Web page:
[Updated at 4:00 to add “Delight” poster!]
[Updated 8/5 to add larger poster files and labels]
One of my (numerous) goals this school year is to introduce my students to the learning skills from Make It Stick by Brown, Roediger, and McDaniel. (I think @druinok should really get a royalty from all the people that have started reading this after seeing the #eduread discussions! Which reminds me, join us at 8E/7C/6M/5P this Thursday where we start discussing What’s Math Got to Do With it?)
Another one of my (numerous) goals was to encourage “strengthening a dendrite” from Chris Shore’s My Favorites–giving students a sticker of a dendrite whenever they do something growth-mindset-y or that shows mathematical thinking.
And one of the things I like to do is make posters and play with fonts.
Put them together and what have you got?
I also made an alternate brain poster using the same font as the first poster’s title in case you’re into that kind of thing:
(pdf file here). I also couldn’t decide between having the “is” or not. Opinions?
If any of you went on the #TMC15 cupcake run to My Delight Cupcakery (or enjoyed the cupcakes from said run), you may remember a pretty awesomely accurate sticker that they used. I made a poster of it but wanted to make sure it was OK with them first and Melinda replied, “That’s awesome, Meg! Sure, you can make a print for your classroom; the quote is meant to be shared with everyone! So glad you got more out of your visit than you expected, and thank you for sharing our Delight with your coworkers.” 🙂 I am more in love with this bakery than I even thought possible now. (And I was in pretty deep after trying their ice cream filled ones. ICE CREAM FILLED CUPCAKES, PEOPLE.) Anyway, here it is!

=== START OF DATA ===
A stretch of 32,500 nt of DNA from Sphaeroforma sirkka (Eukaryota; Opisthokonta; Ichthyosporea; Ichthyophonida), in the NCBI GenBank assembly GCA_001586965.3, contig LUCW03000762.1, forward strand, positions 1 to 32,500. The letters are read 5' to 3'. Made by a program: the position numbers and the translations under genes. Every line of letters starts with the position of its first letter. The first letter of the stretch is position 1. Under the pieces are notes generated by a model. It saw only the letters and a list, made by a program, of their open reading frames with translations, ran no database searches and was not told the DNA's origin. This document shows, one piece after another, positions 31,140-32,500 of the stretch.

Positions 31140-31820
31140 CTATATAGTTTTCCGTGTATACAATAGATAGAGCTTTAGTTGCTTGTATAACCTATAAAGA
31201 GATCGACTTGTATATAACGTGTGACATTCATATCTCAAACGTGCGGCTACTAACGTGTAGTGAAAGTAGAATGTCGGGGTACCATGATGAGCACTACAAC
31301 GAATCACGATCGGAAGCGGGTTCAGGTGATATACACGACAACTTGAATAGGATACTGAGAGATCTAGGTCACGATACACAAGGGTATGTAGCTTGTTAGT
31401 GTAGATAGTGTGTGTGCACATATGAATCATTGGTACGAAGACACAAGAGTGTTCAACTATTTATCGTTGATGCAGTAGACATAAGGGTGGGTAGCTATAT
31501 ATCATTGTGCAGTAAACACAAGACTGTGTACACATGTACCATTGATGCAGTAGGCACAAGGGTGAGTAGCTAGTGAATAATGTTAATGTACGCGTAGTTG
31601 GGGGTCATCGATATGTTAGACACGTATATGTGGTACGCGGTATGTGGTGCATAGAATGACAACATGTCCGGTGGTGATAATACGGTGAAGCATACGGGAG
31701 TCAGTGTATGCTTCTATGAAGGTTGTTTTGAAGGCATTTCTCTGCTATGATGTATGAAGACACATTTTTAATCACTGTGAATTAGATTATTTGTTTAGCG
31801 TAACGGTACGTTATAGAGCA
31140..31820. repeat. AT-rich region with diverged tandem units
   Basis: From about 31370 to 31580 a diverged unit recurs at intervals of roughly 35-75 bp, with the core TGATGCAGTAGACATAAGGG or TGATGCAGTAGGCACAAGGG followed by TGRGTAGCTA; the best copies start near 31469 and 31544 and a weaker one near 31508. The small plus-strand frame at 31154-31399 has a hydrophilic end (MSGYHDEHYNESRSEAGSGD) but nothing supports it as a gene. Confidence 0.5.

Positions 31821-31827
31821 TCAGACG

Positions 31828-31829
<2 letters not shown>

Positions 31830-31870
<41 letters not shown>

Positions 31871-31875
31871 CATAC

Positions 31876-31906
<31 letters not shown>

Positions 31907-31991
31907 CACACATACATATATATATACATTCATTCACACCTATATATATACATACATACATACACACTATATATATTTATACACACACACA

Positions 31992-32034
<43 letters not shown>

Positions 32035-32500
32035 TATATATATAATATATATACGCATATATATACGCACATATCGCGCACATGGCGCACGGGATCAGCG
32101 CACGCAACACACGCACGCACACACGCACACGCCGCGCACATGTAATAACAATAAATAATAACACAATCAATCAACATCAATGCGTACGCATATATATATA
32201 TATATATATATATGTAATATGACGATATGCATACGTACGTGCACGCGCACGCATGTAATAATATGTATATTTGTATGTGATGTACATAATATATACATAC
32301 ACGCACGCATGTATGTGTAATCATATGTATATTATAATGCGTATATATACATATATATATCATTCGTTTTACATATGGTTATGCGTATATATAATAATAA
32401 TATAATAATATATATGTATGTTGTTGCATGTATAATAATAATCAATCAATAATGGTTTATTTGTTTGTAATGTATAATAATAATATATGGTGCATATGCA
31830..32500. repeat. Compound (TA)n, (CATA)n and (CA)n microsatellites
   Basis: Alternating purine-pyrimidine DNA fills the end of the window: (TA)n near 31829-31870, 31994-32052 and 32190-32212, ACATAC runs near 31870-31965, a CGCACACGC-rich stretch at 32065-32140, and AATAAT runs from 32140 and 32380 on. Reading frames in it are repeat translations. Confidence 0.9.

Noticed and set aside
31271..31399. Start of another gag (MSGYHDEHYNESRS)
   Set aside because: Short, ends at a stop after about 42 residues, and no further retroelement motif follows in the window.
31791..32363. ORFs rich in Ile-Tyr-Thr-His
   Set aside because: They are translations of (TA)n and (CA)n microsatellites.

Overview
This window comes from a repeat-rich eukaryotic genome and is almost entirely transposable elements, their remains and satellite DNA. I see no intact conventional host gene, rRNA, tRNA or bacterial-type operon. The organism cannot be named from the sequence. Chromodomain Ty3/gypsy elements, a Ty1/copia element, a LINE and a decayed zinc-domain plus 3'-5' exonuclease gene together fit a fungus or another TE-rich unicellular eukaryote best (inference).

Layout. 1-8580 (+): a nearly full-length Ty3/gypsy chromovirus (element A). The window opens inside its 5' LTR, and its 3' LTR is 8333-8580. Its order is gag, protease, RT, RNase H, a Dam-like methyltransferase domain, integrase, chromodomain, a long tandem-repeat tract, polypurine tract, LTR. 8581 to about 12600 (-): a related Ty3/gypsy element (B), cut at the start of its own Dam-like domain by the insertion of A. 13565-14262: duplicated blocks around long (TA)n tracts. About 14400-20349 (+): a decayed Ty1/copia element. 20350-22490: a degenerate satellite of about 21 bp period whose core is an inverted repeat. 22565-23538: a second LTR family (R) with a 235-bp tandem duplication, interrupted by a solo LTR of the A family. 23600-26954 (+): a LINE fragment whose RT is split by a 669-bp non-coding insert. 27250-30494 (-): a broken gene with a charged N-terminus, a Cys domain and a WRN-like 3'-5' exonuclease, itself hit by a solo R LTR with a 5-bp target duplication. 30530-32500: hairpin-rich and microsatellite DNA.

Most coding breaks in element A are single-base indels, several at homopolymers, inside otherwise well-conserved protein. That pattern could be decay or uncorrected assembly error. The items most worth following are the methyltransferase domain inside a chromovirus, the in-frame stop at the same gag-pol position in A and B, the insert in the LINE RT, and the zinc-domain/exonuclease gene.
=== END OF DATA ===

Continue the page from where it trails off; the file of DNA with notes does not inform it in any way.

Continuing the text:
Now for some poster FAQs:
Did you make these? Yes.
Where did you get the pictures? Try Wikimedia Commons, Graphics Fairy, and ClipArtETC (h/t to @mathequalslove for that last one. Check out their graphs, too!) Of course, you can always do a Google Image search and only use those images/photos that are labeled for reuse (as I’m sure we all do already, right?).
How did you make these? The first one (and most of my posters) are made using Word, then I use doPDF to print to a PDF. Try using textboxes and clipart to jazz it up. And of course some fonts! Pro tip: Expand your text to make it seem snazzier:Here’s how:
The brain poster I made using Silhouette Design software that came with my Silhouette machine but is free for anyone to use – download it at the bottom of this page. I like it because you can have your text trace any path. In this case, I made a circle, then had the two different lines of text trace it. There’s lots of tutorials on how to do this if you’re interested! (WARNING: The actual machine is WAY addicting. You’ll want to cover EVERYTHING in vinyl decals.)
How do you print them? Around this time of year, I keep my eye out for Staples poster deals. Usually they offer a color 18x24ish for about $5. I made these black and white so you can also take advantage of their $2 engineering prints. These are printed black and white on lesser quality paper. [Updated: they also print color for $3. Read more here.]They are not recommended for photographs, but if you look on Pinterest some people have gotten beautiful, fun, huge photos made for super cheap! We are fortunate to have our own laminator at school and once laminated the engineering prints hold up pretty well, but I did have an issue with the corner puckering where I used hot glue on it. It was normal temp glue (I usually use low-temp but had run out), so I don’t know if that was the issue. Just wanted to warn you about that!
Now go forth and strengthen those dendrites!